7) Manifestations of poor glycemic control
  8) DVT/PE after total knee or hip replacement
• Hospital Inpatient Quality Reporting
  Program – for 2011:
• Requires providers to report outcome
  metrics to CMS using NHSN –
   – CLABSI events beginning in January 2011 for
     FY 2013 Medicare Payment Determination
• Pay 4 Reporting: 2% reduction in
  reimbursement for Medicare beneficiaries if
  providers fail to report.
• For details on NHSN see:
   – http://www.cdc.gov/nhsn/cms-ipps-rule_training.html
Action Plan to Prevent HAIs, June 2009

http://www.hhs.gov/ophs/initiatives/hai/draft-hai-plan-01062009.pdf

Tier 1: See Targets/Metrics

Tier 2: Ambulatory Surgery Clinics, Dialysis Centers,
Influenza vaccine for Healthcare Personnel


                                        American Recovery and
                                        Reinvestment Act (ARRA), 2009.
                                        Public Law 111-5
                                            HAI Prevention Plan 5 yr. Targets;
                                                           A Progress Report
TOPIC                             METRIC & TARGET                     Progress Report

Central line-assoc. bloodstream   CLABSI Std Infection Ratio (SIR);   18% drop in 2009 – on target!
infection (CLABSI)                50% reduction
CLABSI Insert. Bundle             Proportion of insertions using      Sample of Hospitals = 92% - on
                                  bundle; 100% adherence              target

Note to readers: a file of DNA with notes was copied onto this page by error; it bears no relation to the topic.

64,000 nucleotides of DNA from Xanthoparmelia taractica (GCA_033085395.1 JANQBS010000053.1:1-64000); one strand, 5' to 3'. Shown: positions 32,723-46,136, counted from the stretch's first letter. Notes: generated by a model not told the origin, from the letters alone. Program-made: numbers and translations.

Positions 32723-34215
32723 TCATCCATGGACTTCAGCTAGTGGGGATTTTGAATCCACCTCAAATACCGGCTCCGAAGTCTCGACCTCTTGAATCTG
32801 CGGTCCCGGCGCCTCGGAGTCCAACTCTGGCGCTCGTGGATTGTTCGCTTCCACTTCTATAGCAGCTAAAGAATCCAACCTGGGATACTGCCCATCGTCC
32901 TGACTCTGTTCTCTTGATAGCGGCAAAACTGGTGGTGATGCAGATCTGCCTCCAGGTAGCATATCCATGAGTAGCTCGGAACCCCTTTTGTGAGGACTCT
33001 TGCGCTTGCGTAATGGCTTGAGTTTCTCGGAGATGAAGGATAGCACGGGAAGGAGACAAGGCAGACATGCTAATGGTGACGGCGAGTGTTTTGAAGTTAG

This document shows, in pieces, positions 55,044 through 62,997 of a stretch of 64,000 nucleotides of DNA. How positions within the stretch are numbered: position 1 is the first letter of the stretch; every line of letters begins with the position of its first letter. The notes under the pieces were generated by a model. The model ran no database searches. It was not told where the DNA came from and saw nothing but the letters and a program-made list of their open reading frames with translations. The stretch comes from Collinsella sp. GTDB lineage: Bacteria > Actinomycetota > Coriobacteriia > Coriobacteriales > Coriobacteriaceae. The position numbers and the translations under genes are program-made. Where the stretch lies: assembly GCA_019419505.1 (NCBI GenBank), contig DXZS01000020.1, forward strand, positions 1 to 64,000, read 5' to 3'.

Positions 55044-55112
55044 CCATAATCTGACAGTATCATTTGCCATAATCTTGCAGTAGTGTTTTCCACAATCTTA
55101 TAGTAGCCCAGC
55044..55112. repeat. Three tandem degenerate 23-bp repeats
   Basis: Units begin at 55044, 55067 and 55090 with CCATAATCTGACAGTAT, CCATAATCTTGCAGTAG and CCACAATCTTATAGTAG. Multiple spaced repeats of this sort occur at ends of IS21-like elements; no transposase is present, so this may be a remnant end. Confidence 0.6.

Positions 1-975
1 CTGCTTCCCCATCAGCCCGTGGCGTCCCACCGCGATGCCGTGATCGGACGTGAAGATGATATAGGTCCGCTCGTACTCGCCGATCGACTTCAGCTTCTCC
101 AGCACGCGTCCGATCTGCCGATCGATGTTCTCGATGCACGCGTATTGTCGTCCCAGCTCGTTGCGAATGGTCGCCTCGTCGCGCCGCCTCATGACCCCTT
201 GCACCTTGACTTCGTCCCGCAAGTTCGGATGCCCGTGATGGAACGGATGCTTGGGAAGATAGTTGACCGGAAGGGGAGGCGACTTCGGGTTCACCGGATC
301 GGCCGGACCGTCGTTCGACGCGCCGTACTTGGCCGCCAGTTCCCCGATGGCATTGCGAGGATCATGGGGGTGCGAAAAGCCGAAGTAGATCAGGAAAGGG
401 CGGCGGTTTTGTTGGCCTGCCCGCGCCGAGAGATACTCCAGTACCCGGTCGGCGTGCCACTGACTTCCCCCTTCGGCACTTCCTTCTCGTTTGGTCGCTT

C. difficile Infection (CDI)      Rate/1000 discharges; 30%           8.9 in 2009; 9.4 in 2010 – not
                                  reduction                           likely to meet target
Catheter-assoc. UTI (CAUTI)       CAUTI rate ; 25% reduction          Estimate in ’08 = 5% reduction
                                                                      but new def. in ’09 - unsure
MRSA                              Rate invasive MRSA/100k pop.;       22.72 in 2009 = 13.4% drop
                                  50% reduction                       compared to ’07-’08 – on target
SSI                               SIR; 25% reduction                  5% fewer SSIs in 2009 – on
                                                                      target
SSI                               Proportion SCIP measures; 95%       > 92% in 2009 – on target
                                  adherence
    National Patient Safety Goals (NPSG),
               Hospital, 2010
• NPSG.07.01.01: Hand Hygiene
• NPSG.07.03.01: Prevent HAIs caused by
  multidrug-resistant organisms (MDROs)
• NPSG.07.04.01: CLABSI prevention
• NPSG.07.05.01: SSI prevention
===============================
Coming attractions: CAUTI focused NPSG?
                     Other Successful CLABSI Prevention
                                          Collaboratives
New York: CDC guidelines basis for prevention implementation
   initiatives
    –   Greater New York Hospital Association prevention initiative
    –   Collaborative partnership with 46 hospitals